The blue whale is the planet's largest creature, measuring to about 100 feet and weighing as much as 200 tons.
The sleek leviathans feed exclusively on tiny, shrimp-like krill, and a single blue whale can consume up to four tons of krill per day. So it's awe-inspiring to watch blue whales feed, and scientists off New Zealand recently captured this spectacular event from overhead, using drones.
The footage, released this week by the University of Oregon, shows an enormous blue whale approaching and devouring an entire krill patch in one gulp, during a behavior referred to as surface lunge-feeding.
Lunge-feeding is sometimes witnessed from boats, but the overhead perspective reveals the entire process – the whale turning on its side, slowing dramatically while opening its mouth, and lunging ferociously through the krill.
Leigh Torres, principal investigator with the Marine Mammal Institute at Oregon State, told the New Zealand Herald that the study tested the theory that blue whales will only expend the energy required attack a krill patch if there's sufficient reward.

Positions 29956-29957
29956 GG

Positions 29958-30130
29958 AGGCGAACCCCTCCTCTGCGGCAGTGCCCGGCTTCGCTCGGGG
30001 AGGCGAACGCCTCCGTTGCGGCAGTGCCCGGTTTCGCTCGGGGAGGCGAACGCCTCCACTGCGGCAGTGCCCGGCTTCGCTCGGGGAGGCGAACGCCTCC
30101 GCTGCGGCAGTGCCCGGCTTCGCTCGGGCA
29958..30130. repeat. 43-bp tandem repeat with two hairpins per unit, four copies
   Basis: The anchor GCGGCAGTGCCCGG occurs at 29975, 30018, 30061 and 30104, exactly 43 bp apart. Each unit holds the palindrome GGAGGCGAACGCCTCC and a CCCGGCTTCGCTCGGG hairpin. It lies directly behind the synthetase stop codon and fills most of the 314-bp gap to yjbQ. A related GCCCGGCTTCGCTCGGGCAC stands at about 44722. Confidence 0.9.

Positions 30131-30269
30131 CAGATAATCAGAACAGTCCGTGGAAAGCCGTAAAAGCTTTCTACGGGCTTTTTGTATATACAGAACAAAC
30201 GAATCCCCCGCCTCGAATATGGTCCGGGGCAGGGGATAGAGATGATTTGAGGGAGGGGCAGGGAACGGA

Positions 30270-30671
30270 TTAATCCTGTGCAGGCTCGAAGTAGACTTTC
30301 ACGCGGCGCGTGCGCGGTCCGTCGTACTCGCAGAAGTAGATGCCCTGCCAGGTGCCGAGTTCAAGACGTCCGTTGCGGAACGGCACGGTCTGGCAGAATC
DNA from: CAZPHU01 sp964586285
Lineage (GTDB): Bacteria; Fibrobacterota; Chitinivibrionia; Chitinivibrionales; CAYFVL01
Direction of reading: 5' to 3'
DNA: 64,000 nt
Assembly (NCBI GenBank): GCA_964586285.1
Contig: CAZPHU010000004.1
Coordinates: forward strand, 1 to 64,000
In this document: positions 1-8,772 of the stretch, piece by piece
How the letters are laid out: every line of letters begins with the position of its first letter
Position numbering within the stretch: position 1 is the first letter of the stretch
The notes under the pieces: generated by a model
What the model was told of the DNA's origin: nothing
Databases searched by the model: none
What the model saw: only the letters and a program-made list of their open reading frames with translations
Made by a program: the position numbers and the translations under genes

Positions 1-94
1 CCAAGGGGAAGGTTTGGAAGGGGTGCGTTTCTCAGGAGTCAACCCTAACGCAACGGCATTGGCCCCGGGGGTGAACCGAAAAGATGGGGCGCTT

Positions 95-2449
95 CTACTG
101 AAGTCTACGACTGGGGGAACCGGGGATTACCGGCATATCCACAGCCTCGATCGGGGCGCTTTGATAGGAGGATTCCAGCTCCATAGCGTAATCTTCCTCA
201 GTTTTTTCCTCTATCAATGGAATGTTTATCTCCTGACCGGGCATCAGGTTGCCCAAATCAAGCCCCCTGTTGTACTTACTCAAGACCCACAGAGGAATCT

"The whale bypasses certain krill patches – presumably because the nutritional payoff isn't sufficient – and targets other krill patches that are more lucrative," Torres said. "We think this is because blue whales are so big, and stopping to lunge-feed and then speeding up again is so energy-intrusive, that they try to maximize their effort."
The footage, which also shows a blue whale ignoring a smaller krill patch, was captured via drones flown at what was considered a safe distance.
Among the many remarkable facts associated with these animals – whose tongues are as large as a full-grown elephant – is that they use sounds to communicate with other blue whales from as far as 1,000 miles.
A blue whale calf enters the world measuring 25 feet and weighing an astonishing 3 tons. Calves will gain 200 pounds per day while nursing on mother's milk.